Immediately he took a bag of tools and the key to the crypt, which he had obtained, lit a lantern, went down the stairs and arrived at the door of the church which he opened with a trembling hand.
Every step he took seemed to be the step of someone walking behind him, and he turned, shivering, as pale as the dead men around him.
He arrived panting at the door of the crypt, opened and closed it.
He went down all the steps; on the last he stopped and he looked into a horizon of sepulchres, – and his gaze looked elsewhere, and he still saw only death, and still death. “Quick, quick, let’s open the tomb!” because perhaps they will soon notice my absence, maybe they are already on my trail! He wanted to take his lantern and go up a step, but the lantern slipped from his hands and he could not lift his foot; he listened, and heard only the distant cry of owls and nighthawks, mingled with the whistling of the wind which thundered beneath the arches. He began to trembled like the Leaf, his teeth chattered, his legs bent under him, because all that reminded him of life then was the death of his soul in torture. Finally he advanced and began to count the graves and read the inscriptions. With each marble he touched, it seemed to him that the dead man would wake up to condemn and curse him. Yet he arrives at the prior’s grave, opens it, uncovers him of his shroud … the ring is there which shines as in his dreams.
“Where then is the amercement,” he said, “of taking something from a corpse?” Does he enjoy his ring, since he has no life, no memories, no world to dream of? And he seized that cold, emaciated hand, stopped for a moment longer and looked with difficulty at the white beard, an air of majesty spread over the old man’s face. Oh! It was then that he would have liked there to be no remorse or conscience within the hearts of men, that he would have wanted to forget the past, this very present, and think only of the future and of his dreams! And he touched the hand of the corpse!
He tore off the ring, frantically put it on his finger, then recovered his pincers and put the coffin back in place. Immediately he heard the bell which reminded the monks of the Nocturn prayer, got up … but he felt himself strongly grasped by the hem of his robe; he fell backwards only to crack his skull against the wall of the crypt, and his blood bedabbled over the prior’s coffin.
A year passed, then two, then several, until the crypt was opened to bury yet another prior. A skeleton was found surrounded by a robe, the bottom of which was caught on a nail of a neighbouring coffin; his skull was horribly mutilated, a ring was on his finger. They dug the ground on the very same spot and buried the skeleton out of pity; in the evening a De Profundis was said for the rest of the soul of the unknown body which had been found within the crypt.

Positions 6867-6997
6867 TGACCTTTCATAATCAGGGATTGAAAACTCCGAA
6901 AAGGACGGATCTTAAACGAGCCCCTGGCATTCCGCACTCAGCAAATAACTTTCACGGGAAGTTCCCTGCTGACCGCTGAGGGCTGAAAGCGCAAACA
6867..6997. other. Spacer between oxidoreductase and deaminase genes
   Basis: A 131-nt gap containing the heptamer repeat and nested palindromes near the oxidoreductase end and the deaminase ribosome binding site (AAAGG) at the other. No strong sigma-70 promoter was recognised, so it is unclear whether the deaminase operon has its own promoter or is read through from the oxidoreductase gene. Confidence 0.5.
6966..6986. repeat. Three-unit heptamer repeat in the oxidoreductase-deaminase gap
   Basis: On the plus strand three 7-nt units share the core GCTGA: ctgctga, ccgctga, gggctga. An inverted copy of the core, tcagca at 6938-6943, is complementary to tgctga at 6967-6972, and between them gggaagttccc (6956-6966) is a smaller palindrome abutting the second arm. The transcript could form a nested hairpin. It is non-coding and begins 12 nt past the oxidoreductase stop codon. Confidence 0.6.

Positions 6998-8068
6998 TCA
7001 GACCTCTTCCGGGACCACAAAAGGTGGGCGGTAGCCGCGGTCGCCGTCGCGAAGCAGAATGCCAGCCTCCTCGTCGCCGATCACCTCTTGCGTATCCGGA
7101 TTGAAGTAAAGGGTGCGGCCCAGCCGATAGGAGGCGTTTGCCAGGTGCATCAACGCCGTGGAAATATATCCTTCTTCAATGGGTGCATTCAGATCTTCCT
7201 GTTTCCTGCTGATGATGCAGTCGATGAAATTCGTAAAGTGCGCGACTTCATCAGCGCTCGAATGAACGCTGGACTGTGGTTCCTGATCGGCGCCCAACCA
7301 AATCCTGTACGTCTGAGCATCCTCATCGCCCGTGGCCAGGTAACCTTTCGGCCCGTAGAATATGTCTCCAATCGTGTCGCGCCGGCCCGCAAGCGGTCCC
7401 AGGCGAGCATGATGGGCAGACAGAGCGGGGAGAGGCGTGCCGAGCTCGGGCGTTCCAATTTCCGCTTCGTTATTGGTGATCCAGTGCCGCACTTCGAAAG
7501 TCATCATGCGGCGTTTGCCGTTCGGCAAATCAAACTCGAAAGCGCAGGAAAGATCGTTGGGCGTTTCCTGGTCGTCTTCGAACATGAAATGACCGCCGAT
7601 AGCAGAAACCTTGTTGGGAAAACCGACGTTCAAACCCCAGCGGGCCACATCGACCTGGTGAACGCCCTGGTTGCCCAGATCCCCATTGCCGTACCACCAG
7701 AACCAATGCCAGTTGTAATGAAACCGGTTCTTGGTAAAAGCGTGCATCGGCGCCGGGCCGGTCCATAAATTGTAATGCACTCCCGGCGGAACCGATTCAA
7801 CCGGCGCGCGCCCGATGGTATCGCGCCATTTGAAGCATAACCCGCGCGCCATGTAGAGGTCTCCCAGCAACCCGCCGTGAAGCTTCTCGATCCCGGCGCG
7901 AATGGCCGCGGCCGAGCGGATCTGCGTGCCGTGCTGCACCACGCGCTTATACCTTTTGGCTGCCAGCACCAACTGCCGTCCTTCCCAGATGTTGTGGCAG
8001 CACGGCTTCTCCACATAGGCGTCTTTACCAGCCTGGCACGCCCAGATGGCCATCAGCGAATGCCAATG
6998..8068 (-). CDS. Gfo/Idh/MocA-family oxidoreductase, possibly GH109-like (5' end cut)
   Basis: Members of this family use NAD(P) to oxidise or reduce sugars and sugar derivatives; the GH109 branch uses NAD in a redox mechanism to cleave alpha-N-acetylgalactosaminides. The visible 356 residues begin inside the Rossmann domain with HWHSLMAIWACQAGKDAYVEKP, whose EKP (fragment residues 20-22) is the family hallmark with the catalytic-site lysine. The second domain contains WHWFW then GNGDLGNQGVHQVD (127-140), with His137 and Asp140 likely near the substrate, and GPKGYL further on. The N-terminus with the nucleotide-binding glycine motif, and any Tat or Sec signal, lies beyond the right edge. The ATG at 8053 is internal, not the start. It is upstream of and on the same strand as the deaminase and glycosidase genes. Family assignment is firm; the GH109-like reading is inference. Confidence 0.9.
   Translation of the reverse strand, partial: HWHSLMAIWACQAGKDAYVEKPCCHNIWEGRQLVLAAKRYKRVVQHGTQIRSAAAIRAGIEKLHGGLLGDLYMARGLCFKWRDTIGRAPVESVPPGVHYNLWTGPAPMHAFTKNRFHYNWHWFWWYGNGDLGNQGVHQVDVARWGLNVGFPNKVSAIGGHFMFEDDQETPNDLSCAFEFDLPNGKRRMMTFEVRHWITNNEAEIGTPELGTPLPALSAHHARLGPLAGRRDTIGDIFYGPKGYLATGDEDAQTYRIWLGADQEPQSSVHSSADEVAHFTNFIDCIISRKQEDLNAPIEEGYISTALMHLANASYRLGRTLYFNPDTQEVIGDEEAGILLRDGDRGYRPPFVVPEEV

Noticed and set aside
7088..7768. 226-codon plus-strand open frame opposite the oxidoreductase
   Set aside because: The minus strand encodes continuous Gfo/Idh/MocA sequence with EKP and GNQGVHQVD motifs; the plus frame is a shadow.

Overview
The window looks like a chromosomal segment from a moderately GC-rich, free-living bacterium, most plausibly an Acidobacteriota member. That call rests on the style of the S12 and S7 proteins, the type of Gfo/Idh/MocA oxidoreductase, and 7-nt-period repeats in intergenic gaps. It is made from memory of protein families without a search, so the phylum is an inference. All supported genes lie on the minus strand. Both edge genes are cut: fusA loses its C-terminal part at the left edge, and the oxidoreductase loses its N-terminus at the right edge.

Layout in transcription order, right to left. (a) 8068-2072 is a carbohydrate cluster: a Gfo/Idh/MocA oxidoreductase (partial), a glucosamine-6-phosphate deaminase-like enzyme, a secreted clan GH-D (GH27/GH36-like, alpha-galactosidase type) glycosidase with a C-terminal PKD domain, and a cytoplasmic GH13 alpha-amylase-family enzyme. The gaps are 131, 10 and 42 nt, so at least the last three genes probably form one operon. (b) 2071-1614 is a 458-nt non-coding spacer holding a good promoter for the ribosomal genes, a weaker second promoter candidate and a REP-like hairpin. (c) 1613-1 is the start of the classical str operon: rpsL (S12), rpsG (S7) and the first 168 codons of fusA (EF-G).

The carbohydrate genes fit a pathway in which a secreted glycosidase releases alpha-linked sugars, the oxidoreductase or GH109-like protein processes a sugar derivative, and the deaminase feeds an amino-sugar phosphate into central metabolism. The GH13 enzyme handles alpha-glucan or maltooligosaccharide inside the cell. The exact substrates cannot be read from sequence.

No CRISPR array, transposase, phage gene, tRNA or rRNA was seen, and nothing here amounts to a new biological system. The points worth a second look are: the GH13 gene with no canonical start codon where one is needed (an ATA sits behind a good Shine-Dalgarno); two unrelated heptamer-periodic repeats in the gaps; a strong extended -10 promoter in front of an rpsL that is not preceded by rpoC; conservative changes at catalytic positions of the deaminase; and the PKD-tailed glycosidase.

Well! he wanted both the ring and to have life; he had lived, he had dreamed, he feared, he waited, to own in agony is to live; to him as for many others, his wealth was in the grave, and his hopes were shattered under a shroud of death.
Father Ugo-Maria’s thoughts and comments based on Matthew 6:19-24: Here we are effectively dealing with worldly possessions, and the controlling thought is summed up in Matthew 6:24: the disciple can serve only one master and must choose between God and wealth. This parable points to the need of a disciple to be enlightened by Jesus’ teaching on the transitory nature of earthly riches. Nowhere has Jesus ever denied the reality of human needs, but He does forbid us from making them the object of overwrought care and, in effect, allowing yourself to become a slave to the objects you desire. Don’t bother laying up treasures on earth for yourselves, where moth and rust destroy and where thieves break in to steal, instead save up treasures in heaven for yourselves, where there are no moths nor rust which destroys and where thieves cannot gain access to steal. You see where your treasure is, is also where your heart and mind will be. It’s impossible to serve two masters [have you ever had two managers at the same time? I had two supervising managers whilst lecturing at Oxford and it was horrendous], you will either hate the one and love the other, or you will be devoted to one and despise the other. You cannot serve both God and riches. What ever would you do with your accumulated wealth once you are dead anyway?
I hope you’ve enjoyed this story. God Bless.